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Causes of Urban Sprawl, Book Review Example

Pages: 2

Words: 593

Book Review

Following Robert Brugeman’s narrative in Sprawl: A Compact History, arguably the key precondition according to which the phenomenon of urban sprawl cannot be properly contextualized is that of its re-configuration of the urban-rural distinction. As Brugeman makes clear, historically, there was a clear division between the urban and the rural, the former implying the cosmopolitan life of the city with its markets and centralized locations of political power, and the latter, with its more traditional, isolated and agricultural based form of life, suggesting a pole of contrast. The phenomenon of urban sprawl, therefore, conceptually develops according to the blurring of historical lines between the urban and the rural environments. Urban sprawl, in a sense, does not develop vertically one could say, for example, in the context of cities and metropolises, where building space goes upward, as evidenced by office buildings and skyscrapers. Instead, urban sprawl now spreads out horizontally, dispersing the traditional city into rural environments. From another perspective, urban environments use rural building and architectural perspectives so as to create urban sprawl.

However, as Brugeman also stresses in the work, this is only the conceptual analysis of urban sprawl, namely, a theoretical analysis of the concept that is placed in relation to historical precedents. As the book carefully details, there are also more practical sociological and geographical decisions that shape the process. For example, in so far as urban sprawl is characteristic of North American life, the development of the phenomenon can be associated with sociological phenomena, such as the so-called movement of “white flight”, whereby American whites, who had previously lived in urban centers, now moved to the suburbs for reasons such as the increasing presence of non-white communities in urban environments. This form of exodus required the corresponding infrastructure of urban environments so as to serve these new suburban communities.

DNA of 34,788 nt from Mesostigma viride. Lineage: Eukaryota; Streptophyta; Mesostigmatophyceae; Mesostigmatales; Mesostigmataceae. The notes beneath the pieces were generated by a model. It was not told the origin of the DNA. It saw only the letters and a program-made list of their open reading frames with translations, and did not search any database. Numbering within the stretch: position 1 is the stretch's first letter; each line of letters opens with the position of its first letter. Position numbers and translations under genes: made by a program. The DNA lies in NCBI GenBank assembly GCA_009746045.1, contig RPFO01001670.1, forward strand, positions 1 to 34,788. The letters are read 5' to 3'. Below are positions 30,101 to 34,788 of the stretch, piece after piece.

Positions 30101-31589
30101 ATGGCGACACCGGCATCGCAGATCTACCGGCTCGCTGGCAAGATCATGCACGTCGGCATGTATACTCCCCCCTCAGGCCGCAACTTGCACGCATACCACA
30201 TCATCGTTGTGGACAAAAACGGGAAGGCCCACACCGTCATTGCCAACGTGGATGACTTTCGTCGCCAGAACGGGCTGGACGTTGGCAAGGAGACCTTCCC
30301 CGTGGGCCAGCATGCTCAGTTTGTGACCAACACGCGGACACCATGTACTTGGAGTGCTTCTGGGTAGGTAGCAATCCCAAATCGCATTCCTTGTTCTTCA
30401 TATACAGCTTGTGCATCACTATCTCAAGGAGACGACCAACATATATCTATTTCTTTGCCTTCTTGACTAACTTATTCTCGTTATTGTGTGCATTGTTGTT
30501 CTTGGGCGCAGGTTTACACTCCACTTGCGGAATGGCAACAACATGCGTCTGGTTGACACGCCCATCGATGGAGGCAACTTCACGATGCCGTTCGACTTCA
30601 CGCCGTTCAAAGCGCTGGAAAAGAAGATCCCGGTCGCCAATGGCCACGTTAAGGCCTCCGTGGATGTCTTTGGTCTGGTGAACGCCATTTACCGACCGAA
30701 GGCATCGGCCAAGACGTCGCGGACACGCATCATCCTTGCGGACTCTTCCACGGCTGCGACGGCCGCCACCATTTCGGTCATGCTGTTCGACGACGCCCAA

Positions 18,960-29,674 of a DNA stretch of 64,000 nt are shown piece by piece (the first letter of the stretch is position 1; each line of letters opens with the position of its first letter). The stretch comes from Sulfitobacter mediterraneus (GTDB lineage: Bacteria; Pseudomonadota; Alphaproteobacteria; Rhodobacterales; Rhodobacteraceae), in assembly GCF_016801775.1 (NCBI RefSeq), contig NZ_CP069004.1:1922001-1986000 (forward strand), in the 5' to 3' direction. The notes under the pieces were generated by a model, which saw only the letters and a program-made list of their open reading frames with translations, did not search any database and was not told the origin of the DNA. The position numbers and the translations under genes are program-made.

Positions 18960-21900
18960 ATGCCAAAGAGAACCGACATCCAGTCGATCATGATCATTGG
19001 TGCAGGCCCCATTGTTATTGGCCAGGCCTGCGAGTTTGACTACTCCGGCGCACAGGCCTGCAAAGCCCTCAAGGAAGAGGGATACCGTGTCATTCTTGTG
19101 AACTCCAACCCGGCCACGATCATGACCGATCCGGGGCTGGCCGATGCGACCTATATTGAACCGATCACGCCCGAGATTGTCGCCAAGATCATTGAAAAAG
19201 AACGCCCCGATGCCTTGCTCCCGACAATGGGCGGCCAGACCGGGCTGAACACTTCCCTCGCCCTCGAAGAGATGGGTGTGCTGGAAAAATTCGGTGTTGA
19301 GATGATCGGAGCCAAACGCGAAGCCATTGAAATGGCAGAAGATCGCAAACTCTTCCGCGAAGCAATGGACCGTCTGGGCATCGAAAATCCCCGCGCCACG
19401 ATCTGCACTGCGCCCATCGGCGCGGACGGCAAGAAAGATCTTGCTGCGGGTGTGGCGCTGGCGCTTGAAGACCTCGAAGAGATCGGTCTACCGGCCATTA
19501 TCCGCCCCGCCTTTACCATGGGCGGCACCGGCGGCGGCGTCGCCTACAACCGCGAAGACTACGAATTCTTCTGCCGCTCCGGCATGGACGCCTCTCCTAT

Such a demographic change simultaneously also relates to the second crucial point of the geography of urban sprawl: namely, because of the vast available land spaces of the North American continent, there is a practical decision to utilize these open spaces for development. In other words, the urban style of building is premised in a sense on a lack or restriction of space, which does not exist in the rural environment. This explains, therefore, why urban sprawl ultimately develops in a type of rural manner, as determined by the resources made available by the geography of the North American continent.

Arguably, however, another key factor which influences the development of urban sprawl is that of the automobile. Urban environments rely more heavily on other forms of transportation, in so far as the high concentration of population together the restriction of spaces means that public forms of transportation are needed. The American promotion of the automobile as the preferred mode of transportation for the American corresponds perfectly to the concept of urban sprawl: the automobile encourages a mobile lifestyle in which space is not something restrictive, but rather inviting and manageable. The development of urban sprawl could only occur if the various sites that occupy the sprawl are made easily accessible and this is precisely achieved by the ubiquitous availability of the automobile in American capitalist and consumerist culture.

Accordingly, urban sprawl must be regarded as the result of a confluence of different effects, which are not entirely related, but nevertheless produce a logical conclusion. At the same time, from the perspective of the urban and rural perspective, despite the criticisms of urban sprawl, it is a revolutionary phenomenon, since it has refigured these classical social distinctions regarding where and, by extension, how people live.

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